Popular Music Of The Olden Time Vol 2

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REMN OF QUEEN ANNE TO GEORGE II.
605
traditions of the stage as one of the snatches of old songs sung by Ophelia in Hamlet; but we have now no sufficient evidence to prove the origin of Cease your fanning. There are half-sheet songs to the same tune, such as " Charming Billy," commencing, "When the hills and lofty mountains;" but it is not certain that any are of earlier date than The Beggars' Opera. In all probability, Gay was unable to recollect the names of the two airs, although they were familiar to him.
The excessive popularity of Gay's song caused the adoption of its title when the tune was introduced in other ballad-operas, as, for instance, in The Fashion­able Lady, or Harlequin's Opera, 1730.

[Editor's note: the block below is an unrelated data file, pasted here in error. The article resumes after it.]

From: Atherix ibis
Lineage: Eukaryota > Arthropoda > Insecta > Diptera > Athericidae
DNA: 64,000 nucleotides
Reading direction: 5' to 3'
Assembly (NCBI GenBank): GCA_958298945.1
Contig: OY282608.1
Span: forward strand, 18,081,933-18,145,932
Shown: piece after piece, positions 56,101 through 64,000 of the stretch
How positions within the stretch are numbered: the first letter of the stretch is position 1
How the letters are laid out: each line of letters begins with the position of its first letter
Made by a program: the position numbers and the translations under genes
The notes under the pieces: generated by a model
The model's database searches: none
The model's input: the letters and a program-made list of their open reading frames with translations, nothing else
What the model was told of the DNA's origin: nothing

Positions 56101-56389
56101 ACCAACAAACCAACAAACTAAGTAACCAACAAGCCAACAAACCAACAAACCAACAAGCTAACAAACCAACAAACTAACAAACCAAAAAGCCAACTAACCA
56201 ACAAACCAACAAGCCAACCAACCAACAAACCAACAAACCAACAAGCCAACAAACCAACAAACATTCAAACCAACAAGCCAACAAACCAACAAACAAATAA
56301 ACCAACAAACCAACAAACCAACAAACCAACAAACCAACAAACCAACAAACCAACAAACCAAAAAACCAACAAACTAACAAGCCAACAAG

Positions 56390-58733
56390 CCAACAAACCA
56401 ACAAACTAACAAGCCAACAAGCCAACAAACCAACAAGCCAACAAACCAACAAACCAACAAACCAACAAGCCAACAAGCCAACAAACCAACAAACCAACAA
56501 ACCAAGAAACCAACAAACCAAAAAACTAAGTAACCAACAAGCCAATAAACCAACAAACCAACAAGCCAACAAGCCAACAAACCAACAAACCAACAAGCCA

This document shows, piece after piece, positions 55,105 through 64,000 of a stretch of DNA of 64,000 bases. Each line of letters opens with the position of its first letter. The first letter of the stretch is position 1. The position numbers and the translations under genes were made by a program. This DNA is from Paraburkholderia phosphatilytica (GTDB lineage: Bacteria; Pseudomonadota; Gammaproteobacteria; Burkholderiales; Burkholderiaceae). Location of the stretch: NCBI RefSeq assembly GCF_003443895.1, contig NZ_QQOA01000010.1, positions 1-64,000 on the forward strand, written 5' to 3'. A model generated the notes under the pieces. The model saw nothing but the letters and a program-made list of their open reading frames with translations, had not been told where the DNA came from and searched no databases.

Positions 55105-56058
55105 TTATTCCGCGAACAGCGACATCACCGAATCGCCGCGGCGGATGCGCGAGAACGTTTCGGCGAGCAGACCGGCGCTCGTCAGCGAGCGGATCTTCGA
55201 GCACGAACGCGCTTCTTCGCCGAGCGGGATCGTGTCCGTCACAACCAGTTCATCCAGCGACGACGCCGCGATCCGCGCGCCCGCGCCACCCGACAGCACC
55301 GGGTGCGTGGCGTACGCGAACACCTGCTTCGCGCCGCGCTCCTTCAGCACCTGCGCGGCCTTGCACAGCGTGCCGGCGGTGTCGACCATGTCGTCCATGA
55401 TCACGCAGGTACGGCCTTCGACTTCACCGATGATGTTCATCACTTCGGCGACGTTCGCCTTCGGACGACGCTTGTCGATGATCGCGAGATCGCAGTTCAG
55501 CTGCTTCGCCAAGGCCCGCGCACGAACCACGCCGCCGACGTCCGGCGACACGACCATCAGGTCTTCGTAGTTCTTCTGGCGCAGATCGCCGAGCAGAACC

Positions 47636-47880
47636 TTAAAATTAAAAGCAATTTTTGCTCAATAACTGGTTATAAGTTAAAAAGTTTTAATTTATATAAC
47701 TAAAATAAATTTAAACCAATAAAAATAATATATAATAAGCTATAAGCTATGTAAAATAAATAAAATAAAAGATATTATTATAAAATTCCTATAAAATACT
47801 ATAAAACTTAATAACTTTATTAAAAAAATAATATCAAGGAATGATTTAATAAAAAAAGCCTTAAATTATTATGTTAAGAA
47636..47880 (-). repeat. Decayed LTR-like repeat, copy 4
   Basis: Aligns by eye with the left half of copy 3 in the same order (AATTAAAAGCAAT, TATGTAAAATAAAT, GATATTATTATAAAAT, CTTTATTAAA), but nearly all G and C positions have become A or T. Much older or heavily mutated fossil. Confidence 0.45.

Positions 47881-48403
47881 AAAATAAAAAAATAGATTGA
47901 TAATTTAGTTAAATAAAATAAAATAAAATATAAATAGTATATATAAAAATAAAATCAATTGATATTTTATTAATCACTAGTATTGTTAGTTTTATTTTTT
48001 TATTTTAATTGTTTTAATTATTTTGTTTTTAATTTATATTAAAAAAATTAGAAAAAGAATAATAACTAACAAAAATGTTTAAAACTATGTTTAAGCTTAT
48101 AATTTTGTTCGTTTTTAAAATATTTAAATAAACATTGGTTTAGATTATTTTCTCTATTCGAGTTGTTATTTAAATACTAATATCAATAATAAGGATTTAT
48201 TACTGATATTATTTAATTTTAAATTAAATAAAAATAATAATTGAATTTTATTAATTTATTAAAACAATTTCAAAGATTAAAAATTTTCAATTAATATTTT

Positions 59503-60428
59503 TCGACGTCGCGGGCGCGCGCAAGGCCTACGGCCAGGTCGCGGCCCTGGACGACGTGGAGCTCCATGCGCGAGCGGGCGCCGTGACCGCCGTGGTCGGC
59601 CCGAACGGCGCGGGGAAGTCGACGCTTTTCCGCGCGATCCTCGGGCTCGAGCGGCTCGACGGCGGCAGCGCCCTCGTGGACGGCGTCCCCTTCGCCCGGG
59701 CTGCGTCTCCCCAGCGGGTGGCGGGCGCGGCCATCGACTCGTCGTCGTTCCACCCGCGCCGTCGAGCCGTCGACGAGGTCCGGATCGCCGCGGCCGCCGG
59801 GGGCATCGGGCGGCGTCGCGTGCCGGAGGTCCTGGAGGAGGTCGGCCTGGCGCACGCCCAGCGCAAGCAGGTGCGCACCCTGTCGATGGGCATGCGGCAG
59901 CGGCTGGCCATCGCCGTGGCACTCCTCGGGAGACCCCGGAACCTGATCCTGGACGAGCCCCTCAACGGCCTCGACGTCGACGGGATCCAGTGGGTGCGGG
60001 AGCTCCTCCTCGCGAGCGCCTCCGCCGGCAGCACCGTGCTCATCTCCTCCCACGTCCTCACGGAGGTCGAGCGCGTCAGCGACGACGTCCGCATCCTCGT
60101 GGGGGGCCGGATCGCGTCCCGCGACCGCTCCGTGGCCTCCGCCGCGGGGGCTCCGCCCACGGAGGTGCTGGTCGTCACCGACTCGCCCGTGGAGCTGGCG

In the year 1833, the late John Parry published " The Welsh Melody, sung with such distinguished approbation by Miss Kelly, in her entertainment called Dramatic Recollections, written in Welsh and English, and adapted to the favorite air, Llwyn on, or The Ash Grove, by John Parry, editor of Welsh and Scotch Melodies." To this he added the following note:—" The celebrated song of Cease your funning, in The Beggars' Opera, is this beautiful and simple molody ornamented." The air of Cease your funning is really quite as simple as the Welsh melody; and, if there has been any copying, it is infinitely more probable that the Welsh air was derived from Cease your funning, than that a tune noted down seventy years after The Beggars' Opera had been publicly performed in Wales, should prove to be the original of one of its melodies. The Welsh air which resembles Cease your funning is neither to be found in the Ancient British Music, collected by John Parry and Evan Williams in 1742, nor in British Harmony, " being a collection of ancient Welsh airs," by John Parry of Ruabon Denbighshire, in 1781. It was first printed by Edward Jones, in his Bardic Museum, 1802, and the resemblance there is confined to tho first part, and is not very strong; but Parry increased it by slightly altering the first and entirely changing the second part of the tune. Again, who can say' that this Welsh air is old ? Jones entitles it, " Llwynn-onn, the name of Mr. Jones's mansion, near Wrexham, in Denbighshire." I do not know how long Mr. Jones's mansion has stood, or who composed the Welsh air; but it is not improbably the production of some grateful bard whom Mr. Jones entertained there. Let it be remembered that the succession of Welsh baids continues to the present day, and that some of their compositions are in­corporated in collections of Welsh music, without any marks to distinguish the new from the old. Edward Jones was Bard to George. IV.; the late John Parry, " Bardd Alaw." Parry printed " A Selection of Welsh Melodies," in three volumes ; and in the first, as well as in the second, included an air named Cader Idris, after a venerable mountain in Merionethshire. Some years after this publication, Mr. Charles Matthews sang the air on the stage, with great success, and Parry then claimed it as his own composition. He was too honorable a man to make such a claim, if not really his own, but Cader Idris (alias Jenny Jones), might still be passing for an ancient Welsh melody, if the copyright had not become thus suddenly and unexpectedly valuable. These matters are not always revealed to the public.







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